Tuesday, January 27, 2015


The tenor of this book-blog thus far may suggest willful pessimism, but then there is Botswana. Brought into existence by Seretsi Khama in 1966, out of the former British colony of Bechuanaland, it has been an “aspiring democracy” from the outset, though one may suggest dynasticism or perhaps nepotism by the fact that Seretse’s son Ian is the current President. Only 2 million people inhabit the land, including San and Basarwa (Bushmen is the name westerners generally use, but it is deeply insulting) out in the Kalahari and Chobe deserts; being the world’s biggest diamond producer gives it its wealth (now that white South Africa no longer has it under its thumb and steals the diamond profits). Apartheid never touched it, though AIDS did, and still does – one in three adults are believed to be infected. An independent judiciary and elections that are probably the most open, transparent and clean in the world, and simply, from personal experience, the nicest people I have ever met.

Thirty-five years ago, when I spent several months traveling through the country, the capital, Gaborone (pronounced Haberony) was still very much an African village, with an airport that was little more than a bus-stop with a runway, a traditional shopping mall made up of hawker stalls around a central plaza whose surface was dust and sand, and few asphalt roads anywhere; though the signs of development were visible in the street of the ministries, and the construction of a modern shopping mall that was in progress; not yet the grandeur of the BTV complex, but on its way. To cross the Kalihari to the world’s greatest and most isolated beauty spot, the Okavango Delta, was still very much a safari back then, on unmade roads in vehicles that were barely capable of managing it. Today you drive there on a four-lane highway, and stay in luxury hotels, rather than the rondavels, the mud huts, of yesteryear.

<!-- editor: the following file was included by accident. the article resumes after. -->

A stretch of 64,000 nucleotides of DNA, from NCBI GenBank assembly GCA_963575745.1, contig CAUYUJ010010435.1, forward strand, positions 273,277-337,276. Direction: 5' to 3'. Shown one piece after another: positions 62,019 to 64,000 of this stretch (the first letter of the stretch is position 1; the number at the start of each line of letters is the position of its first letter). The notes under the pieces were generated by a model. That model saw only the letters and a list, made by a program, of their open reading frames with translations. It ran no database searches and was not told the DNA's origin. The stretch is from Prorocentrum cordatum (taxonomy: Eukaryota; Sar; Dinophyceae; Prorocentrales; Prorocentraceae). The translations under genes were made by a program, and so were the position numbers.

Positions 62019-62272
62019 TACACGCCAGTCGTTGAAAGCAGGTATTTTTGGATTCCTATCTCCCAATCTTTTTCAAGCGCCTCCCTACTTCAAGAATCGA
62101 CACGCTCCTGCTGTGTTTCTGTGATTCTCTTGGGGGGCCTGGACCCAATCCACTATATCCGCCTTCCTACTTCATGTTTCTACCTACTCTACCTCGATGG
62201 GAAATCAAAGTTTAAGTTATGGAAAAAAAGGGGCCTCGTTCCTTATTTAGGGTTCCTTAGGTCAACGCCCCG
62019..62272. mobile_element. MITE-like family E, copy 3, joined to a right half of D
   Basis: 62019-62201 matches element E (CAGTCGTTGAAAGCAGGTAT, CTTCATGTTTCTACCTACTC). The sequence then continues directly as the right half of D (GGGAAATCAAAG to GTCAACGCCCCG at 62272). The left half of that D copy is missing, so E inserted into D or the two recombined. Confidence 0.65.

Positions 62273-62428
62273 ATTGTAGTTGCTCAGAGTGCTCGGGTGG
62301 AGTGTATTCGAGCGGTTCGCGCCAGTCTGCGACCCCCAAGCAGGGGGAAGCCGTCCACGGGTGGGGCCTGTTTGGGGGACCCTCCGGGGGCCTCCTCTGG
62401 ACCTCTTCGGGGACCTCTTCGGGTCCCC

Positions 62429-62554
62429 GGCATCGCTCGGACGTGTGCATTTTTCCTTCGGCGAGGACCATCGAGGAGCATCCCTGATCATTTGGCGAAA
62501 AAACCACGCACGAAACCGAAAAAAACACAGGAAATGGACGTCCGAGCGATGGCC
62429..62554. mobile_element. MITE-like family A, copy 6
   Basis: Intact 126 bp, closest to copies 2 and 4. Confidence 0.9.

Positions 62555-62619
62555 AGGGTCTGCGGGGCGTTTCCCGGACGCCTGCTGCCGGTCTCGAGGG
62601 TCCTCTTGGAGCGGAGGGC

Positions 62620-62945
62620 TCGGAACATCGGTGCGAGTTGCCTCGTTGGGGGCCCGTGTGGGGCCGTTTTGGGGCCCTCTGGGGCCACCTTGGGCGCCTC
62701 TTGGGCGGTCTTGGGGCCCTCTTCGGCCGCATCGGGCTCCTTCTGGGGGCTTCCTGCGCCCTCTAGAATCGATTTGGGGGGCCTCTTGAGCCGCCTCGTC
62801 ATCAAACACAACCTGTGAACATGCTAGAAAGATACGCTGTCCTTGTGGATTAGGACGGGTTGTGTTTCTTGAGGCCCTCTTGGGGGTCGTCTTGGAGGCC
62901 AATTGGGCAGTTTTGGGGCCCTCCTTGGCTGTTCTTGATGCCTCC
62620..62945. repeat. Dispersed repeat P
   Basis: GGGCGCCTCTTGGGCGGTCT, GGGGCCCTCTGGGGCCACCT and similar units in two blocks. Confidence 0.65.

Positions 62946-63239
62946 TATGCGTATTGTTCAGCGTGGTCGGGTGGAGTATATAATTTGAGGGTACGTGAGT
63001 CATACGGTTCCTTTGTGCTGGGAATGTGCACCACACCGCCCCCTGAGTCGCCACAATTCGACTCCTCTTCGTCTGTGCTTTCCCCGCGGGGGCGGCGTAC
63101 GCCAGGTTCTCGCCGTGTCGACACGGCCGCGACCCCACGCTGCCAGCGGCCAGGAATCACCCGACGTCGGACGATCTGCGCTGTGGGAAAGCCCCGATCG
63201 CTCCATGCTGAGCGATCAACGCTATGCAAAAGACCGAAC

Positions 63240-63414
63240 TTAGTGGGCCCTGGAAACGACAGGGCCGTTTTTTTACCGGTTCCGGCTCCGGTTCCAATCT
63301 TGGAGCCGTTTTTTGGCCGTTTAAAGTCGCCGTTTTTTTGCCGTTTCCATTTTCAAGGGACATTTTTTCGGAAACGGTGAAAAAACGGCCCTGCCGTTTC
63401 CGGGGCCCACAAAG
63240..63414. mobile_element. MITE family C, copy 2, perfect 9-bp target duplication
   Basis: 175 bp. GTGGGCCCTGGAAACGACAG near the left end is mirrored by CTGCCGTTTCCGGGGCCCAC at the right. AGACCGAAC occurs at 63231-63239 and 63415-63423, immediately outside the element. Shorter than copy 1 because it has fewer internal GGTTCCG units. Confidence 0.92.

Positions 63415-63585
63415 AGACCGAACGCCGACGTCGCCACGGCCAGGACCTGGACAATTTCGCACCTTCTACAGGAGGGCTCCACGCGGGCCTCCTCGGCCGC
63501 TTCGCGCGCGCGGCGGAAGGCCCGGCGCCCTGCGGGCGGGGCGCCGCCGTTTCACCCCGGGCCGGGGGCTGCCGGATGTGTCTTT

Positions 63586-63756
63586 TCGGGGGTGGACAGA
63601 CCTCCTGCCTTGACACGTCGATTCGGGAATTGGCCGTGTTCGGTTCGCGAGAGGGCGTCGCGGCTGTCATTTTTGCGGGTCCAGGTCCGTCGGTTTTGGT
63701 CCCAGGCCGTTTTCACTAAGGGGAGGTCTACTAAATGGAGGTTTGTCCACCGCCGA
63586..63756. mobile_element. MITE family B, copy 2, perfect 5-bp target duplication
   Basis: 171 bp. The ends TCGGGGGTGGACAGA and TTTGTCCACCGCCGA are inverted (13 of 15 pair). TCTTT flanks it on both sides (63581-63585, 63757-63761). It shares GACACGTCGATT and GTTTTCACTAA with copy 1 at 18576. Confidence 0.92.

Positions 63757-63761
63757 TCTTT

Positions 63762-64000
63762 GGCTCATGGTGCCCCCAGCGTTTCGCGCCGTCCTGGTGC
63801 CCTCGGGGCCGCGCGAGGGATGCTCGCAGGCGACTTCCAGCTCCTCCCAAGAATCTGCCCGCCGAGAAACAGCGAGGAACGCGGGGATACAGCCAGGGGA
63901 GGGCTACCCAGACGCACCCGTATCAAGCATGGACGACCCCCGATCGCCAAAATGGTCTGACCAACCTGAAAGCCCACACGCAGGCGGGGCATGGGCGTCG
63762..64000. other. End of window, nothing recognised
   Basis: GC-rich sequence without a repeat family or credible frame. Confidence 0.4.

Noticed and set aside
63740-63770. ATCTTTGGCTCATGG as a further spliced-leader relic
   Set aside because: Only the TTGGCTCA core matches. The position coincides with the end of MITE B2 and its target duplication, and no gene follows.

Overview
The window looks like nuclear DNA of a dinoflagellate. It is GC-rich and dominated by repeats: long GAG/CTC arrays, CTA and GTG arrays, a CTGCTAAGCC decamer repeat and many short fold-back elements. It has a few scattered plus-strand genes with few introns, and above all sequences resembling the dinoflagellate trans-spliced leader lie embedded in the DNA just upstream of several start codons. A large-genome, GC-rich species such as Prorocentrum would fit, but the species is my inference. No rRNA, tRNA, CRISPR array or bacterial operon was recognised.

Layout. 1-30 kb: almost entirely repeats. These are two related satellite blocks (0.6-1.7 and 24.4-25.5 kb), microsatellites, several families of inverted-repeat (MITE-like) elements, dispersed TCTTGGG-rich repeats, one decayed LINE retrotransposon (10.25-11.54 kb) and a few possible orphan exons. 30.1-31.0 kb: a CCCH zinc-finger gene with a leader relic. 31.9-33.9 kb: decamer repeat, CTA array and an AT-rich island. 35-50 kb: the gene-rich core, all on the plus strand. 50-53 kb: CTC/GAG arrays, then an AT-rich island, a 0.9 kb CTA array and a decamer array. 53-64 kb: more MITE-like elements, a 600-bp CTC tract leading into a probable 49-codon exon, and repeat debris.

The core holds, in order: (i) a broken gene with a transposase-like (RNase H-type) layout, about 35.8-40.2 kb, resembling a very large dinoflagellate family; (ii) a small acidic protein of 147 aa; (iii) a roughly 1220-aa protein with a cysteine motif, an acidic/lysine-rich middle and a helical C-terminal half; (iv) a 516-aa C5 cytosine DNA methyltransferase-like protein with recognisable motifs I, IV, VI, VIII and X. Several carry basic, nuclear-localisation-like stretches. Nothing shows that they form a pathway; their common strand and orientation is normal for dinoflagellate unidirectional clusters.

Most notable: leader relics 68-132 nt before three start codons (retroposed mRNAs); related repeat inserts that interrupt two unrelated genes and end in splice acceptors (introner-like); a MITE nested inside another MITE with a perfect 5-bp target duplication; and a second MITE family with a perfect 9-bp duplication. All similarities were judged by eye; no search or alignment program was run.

Botswana has a flag, which is made of various shades of blue with two thin white and a large black stripe; but it is the Botswana “logo” which says most about the country: the heraldic zebra standing proud in the Kalahari desert, where the jackals of the diamond industry roam. And that word “Pula”, which is the equivalent of “dollar” in Setswana; a very beautiful word which inspired me to poetry when I first heard it, travelling at a time of not-untypical drought. Pula – may it rain.

While Botswana’s human rights record is generally sound, it cannot be good for a country that its ruling party has won all ten elections since independence in 1966, though there have never been any suggestions, even from the opposition, that the elections were rigged; it is simply an issue of stagnation through sameness, through repetition, through complacency. There are some controversies. One involves the forced relocation of 'bushmen' from their traditional hunting grounds, driven out by the diamond-jackals as they seek hunting grounds of their own. Waves of fleeing emigrants from Zimbabwe risk changing Botswana culturally too, though Botswana is almost unique in having a page on the CIA World FactBook, let alone the encyclopaedia of world history, in which, under the category “Transnational and International Issues”, there is simply the word “None”.

Marks For: Lots

Marks Against: Very few

Copyright © 2015 David Prashker
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The Argaman Press

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